Sales incentives fit the classic mold of “how it’s always been done.”
Compensation plans look very similar across most sales organizations: a combination of base salary and variable pay where the variable portion is a reward for successful quota attainment. Sales reps work toward revenue quotas over set time periods (e.g. monthly, quarterly, annually) and receive their commission payments on a similar cadence. This is how it works in just about every sales organization on earth.
If the whole industry follows this approach, it must be a winning one, right? Wrong.
The sales incentives problem is a psychology problem at heart. In the traditional compensation approach, commission payments occur in the distant future, but real-time decisions and actions are happening today. Humans notoriously struggle with making decisions in service of future outcomes -- just look at people who want to lose weight. How often do you see someone state they’d like to get in shape but fail to make the right day-to-day decisions to produce that outcome? Traditional sales incentives create a similar delay between action and reward, resulting in suboptimal behaviors that negatively impact results:
- Poor prioritization: Sales reps tend to react to the customers that are loudest and have the most immediate needs. They focus too much on smaller, close-to-the-money deals and not enough on the large, far-off deals that may not close, but are highly valuable to the business when they do.
- Risk avoidance: Traditional sales compensation is all or nothing. The sales rep shoulders all of the risk when investing time and effort into a deal that may not close. If the deal is ultimately lost (for reasons that could be outside his or her control) or the rep leaves the company before the deal is closed, they get nothing even though great effort may have been invested. If you’re a sales rep, your incentives tell you to minimize risk and take the easier wins, even though spending time on bigger deals might be best for the overall business.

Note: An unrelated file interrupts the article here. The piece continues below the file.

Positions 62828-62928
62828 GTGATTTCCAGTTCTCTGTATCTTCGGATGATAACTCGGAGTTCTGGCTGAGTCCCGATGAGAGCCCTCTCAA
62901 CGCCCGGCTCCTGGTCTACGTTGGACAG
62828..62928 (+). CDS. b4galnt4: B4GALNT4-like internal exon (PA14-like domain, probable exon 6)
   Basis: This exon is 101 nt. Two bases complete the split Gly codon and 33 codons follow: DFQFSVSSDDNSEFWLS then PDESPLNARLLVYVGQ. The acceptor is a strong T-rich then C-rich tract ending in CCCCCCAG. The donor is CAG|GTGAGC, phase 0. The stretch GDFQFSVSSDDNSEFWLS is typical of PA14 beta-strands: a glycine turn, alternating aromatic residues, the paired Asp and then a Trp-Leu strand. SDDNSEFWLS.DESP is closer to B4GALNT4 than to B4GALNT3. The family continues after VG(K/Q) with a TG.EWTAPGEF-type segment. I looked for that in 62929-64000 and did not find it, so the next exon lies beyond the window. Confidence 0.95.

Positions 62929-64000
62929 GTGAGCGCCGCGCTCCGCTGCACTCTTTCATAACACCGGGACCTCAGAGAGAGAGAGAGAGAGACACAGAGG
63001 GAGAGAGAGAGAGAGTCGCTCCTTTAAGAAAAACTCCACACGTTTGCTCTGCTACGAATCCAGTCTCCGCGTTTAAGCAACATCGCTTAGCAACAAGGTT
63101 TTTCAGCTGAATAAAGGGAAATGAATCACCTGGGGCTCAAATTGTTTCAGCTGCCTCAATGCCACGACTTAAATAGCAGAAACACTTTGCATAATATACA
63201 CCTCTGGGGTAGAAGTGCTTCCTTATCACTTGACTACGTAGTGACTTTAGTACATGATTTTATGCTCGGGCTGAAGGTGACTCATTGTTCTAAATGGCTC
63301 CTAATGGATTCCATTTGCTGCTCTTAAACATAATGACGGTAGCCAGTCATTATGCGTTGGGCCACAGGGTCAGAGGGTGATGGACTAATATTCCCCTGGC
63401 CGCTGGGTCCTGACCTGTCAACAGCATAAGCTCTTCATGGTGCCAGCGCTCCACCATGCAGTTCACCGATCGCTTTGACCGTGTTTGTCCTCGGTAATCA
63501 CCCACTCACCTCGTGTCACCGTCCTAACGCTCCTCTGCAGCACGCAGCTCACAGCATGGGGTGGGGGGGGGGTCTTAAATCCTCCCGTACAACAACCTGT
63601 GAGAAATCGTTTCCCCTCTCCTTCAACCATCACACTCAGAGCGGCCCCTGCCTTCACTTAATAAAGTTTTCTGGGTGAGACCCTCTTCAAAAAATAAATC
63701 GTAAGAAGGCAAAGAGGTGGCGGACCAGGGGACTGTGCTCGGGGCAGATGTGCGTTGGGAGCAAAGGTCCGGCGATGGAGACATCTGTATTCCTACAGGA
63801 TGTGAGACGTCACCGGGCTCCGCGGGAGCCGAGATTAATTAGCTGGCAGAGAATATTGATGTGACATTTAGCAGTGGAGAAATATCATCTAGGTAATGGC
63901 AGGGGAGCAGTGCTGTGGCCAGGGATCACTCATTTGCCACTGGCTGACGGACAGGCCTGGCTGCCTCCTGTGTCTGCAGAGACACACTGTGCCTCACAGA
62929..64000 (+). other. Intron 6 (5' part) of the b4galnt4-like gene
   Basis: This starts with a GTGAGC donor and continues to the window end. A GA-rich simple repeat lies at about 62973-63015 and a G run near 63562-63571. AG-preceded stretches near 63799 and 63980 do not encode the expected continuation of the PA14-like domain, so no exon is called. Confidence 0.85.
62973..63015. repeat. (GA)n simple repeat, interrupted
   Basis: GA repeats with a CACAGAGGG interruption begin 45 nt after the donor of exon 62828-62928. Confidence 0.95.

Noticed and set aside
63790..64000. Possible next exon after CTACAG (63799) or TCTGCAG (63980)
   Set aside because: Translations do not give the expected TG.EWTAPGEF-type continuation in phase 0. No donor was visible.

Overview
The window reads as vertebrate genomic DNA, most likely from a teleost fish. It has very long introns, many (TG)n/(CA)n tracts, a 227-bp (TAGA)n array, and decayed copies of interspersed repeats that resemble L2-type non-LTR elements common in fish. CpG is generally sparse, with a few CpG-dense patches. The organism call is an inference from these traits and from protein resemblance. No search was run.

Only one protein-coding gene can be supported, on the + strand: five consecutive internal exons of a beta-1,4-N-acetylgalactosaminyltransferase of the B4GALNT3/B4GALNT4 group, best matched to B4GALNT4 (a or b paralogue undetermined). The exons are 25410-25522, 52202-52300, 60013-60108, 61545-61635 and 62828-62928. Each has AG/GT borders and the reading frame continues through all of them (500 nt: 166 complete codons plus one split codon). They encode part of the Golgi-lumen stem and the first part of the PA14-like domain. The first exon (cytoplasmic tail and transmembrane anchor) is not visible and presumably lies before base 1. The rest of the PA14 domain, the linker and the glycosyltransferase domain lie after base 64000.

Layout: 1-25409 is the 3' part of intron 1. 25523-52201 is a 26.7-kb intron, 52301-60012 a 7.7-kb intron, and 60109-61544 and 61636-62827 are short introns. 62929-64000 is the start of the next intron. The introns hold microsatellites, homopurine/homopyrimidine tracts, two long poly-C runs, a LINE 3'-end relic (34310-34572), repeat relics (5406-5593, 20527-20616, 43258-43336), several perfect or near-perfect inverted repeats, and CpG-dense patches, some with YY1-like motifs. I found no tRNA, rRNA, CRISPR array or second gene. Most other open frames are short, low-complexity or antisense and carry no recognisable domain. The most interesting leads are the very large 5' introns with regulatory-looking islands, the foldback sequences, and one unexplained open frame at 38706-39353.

Traditional sales incentives also limit management of the business:
- Onboarding new reps: In a long sales cycle environment, new hires need time to build their pipeline and are often placed on a draw that guarantees their pay for their first few months. Removing performance-based pay creates a headwind on productivity. It can also be difficult during this time for sales leaders and managers to know how reps are performing.
- Driving strategic priorities: Traditional compensation plans are notoriously complex and hard to update. While generating revenue is an evergreen objective, strategic priorities (such as focusing on selling a particular product, or to a certain set of accounts) come and go. Quickly pivoting to reward unique objectives is difficult to do in a meaningful way with a standard revenue quota.
Fortunately, sales incentives can be fixed with smart restructuring and a little technology. SetSail’s true progress incentives bring rewards into real-time, while ensuring compensation is still paid out for real outcomes.
While rewarding progress is an obvious solution to the actions-to-rewards time delay, it’s historically been impractical to do in an objective way. Many teams track activities such as calls made or meetings held, but these inputs don’t necessarily equate to outcomes. Achieving milestones in a sales framework or moving a deal through stages are better measuring sticks, but are subjective and often self-reported. Tying rewards to activity or self-reported data can create a whole new set of bad sales behavior (often worse than the original problem).
Here’s where technology comes in. Advances in Machine Learning now make it possible for us to objectively measure true deal progress in real-time. SetSail’s incentives platform is powered by a machine learning engine that prioritizes signals such as customer sentiment over anything self-reported or activity-based. By leveraging a small SPIFF budget rather than involving the whole comp system, SetSail provides sales leaders with great flexibility to drive strategic priorities and adjust quickly based on learnings.
When a sales rep increases the likelihood of winning a deal (as measured by machine learning), he or she is rewarded right away. When you incentivize progress on your business’s highest priority objectives, rep behavior shifts accordingly. This consistent focus in the right areas creates maximum value for your organization. We’ve demonstrated 20%+ increases in revenue per rep in controlled A/B tests.
Open any psychology textbook and you’ll find the page that says “incentives drive behavior.” The SetSail take on that old adage is that the right incentives drive the right behavior, which drives revenue. Don’t leave money on the table by holding onto the way it’s always been done; unlock your team’s revenue potential by rewarding what matters today.